|DEUTERONOMY, THE BOOK OF |
English name of fifth book of Old Testament taken from Greek translation meaning, “second law.” Deuteronomy is the last of five books of Law and should not be read in isolation from the other four books (Genesis, Exodus, Leviticus, Numbers). Pentateuch (five books) is the familiar title associated with these five books of Law, the first and most important division of the Hebrew Bible. By longstanding tradition these books have been associated with Moses, the human instrument of God's deliverance of Israel from bondage in Egypt and the negotiator of the covenant between God and Israel.
Title The probable origin of the title “Deuteronomy” is the translation in the Septuagint (Greek translation of the Hebrew Old Testament) of
Deuteronomy 17:18-19. These two verses contain instructions to the king about making “a copy of this law” to be read regularly and obeyed faithfully. The Septuagint translators rendered the above phrase “this second law” instead of “a copy of this law.” The Septuagint translation implies a body of legislation different from that contained in the previous books of Law. That does not seem to be the point of the instruction in
Deuteronomy 17:18-19. This apparent Greek mistranslation is the likely source of the title “Deuteronomy.”
The title used in the Hebrew Bible, “these (are) the words” (two words in Hebrew), follows an ancient custom of using words from the first line of the text to designate a book. Sometimes the title in the Hebrew Bible was shortened to “words.” This title more accurately defines the contents of the book than our familiar English title, Deuteronomy. In the main the book consists of the words by which Moses addressed Israel prior to their entry into the Promised Land. The style is sermonic, that of a preacher addressing his congregation with words designed to move them to obedience and commitment. “Words” is an informative title, affording a window into the nature of the book.
Background Deuteronomy is not primarily a law book or a book of history. It claims to be the words of Moses addressed to Israel on the eve of their entry into Canaan. Their wanderings in the wilderness were at an end. Their early efforts at conquest of the Promised Land east of the Jordan had met with success. The events recorded in Deuteronomy took place east of the Jordan before the beginning of the conquest west of the Jordan.
The historical background to the Book of Deuteronomy is found in Moses' opening address (Deuteronomy 1-4). Moses recounted the events of Israel's history from the time of their departure from Sinai to the time of their arrival in the land east of the Jordan. Behind that recitation lay the covenant-making procedures at Sinai, covered by Moses in
Deuteronomy 5-11. Before that was the Exodus from Egypt, God's mighty delivering act for His people Israel. Moses used the events of the past to press home to Israel the importance of the present moment.
Israel's Exodus from Egypt and the covenant at Sinai were the stages of Israel's birth as a nation. As yet they were a nation without a homeland. God's covenant with Israel at Sinai was in part a renewal of earlier covenants made with the patriarchs. Included in those covenants were the following promises: (1) that Israel would be God's special nation, (2) that Yahweh God would be their God, (3) that they would be obedient to God, and (4) that God would give them a homeland and innumerable descendants.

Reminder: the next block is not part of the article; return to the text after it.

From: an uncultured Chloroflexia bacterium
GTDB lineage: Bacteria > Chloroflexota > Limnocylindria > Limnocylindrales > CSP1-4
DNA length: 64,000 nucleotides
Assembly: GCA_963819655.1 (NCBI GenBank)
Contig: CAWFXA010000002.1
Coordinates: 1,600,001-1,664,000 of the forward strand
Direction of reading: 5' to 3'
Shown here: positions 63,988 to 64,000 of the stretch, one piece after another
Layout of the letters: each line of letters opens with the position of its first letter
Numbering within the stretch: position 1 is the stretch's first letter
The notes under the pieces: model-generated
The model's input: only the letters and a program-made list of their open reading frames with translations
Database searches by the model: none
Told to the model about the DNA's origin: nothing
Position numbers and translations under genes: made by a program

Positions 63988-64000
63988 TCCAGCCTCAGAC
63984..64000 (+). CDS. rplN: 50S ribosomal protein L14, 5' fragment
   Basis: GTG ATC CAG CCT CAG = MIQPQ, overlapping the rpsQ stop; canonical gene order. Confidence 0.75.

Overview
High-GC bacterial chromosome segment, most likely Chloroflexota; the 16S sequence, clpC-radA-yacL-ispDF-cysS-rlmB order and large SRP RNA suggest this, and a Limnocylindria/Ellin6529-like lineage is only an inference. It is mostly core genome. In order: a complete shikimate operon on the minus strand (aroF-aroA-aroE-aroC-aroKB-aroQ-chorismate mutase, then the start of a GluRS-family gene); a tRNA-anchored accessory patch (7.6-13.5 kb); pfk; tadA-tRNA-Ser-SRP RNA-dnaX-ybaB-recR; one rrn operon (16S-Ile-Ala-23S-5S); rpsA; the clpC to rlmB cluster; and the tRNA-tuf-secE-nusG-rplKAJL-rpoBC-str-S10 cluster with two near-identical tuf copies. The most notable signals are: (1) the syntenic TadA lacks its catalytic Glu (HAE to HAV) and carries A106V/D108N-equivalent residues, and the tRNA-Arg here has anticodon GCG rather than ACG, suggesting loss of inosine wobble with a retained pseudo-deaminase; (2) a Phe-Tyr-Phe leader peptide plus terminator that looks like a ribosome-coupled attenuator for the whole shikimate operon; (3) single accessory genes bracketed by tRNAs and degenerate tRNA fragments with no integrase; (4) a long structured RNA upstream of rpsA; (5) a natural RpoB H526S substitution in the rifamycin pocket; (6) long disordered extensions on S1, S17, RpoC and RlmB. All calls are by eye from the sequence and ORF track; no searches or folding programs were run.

Now Israel was poised on the borders of Canaan ready to enter and to possess the Land of Promise. Moses, knowing that Israel's future hung on their obedience and commitment to God, led the people in a covenant renewal ceremony. Moses' approaching death and resulting transfer of human leadership to Joshua, plus Israel's approaching battles in conquest of the land, formed the basis for renewal of the covenant.
Contents Deuteronomy contains not one, but three (or more) addresses from Moses to Israel. Most interpreters agree that the structure of the book is patterned after Near Eastern vassal treaties. More will be said about this subject in the “Date and Authorship” section of this article. The present form of Deuteronomy emphasizes the words of Moses, not the details of the covenant renewal ceremony.
Deuteronomy 1:1-5 is an introduction, giving the time and place of the addresses. The time is “the fortieth year” (Deuteronomy 1:3) of wilderness wandering, “in the eleventh month, on the first day of the month.” The place is “on this side Jordan in the wilderness” (Deuteronomy 1:1) and, more particularly, “in the land of Moab” (Deuteronomy 1:5).
Deuteronomy 1:6-4:40 is Moses' first address in which he recounted Israel's journey from Horeb to Moab and urged Israel to be faithful to Yahweh. Moses used Israel's immediate past history to teach the present generation of Israelites the importance of trusting God. Israel's obedience was imperative if they were to expect to possess the land of Canaan. Moses set up cities of refuge on the east bank of the Jordan (Deuteronomy 4:41-43).
Deuteronomy 4:44-28:68 contains Moses' second address to Israel. The address is introduced in
Deuteronomy 4:44-49. Then Moses proceeded to teach Israel lessons from the law. These are not laws to be used in the courts to decide legal cases, but instructions for life in the land of Canaan.
Moses' third address is found in
Deuteronomy 29:1-30:20. The focus is upon covenant renewal. Repentance and commitment would assure life and the blessings of God. Rebellion would result in their death as a nation. The choice was theirs.
Deuteronomy 31:1-29 is Moses' farewell address. The song of Moses is given in
Deuteronomy 31:30-32:52. Moses' blessing is reported in
Deuteronomy 33:1, and his death is recounted in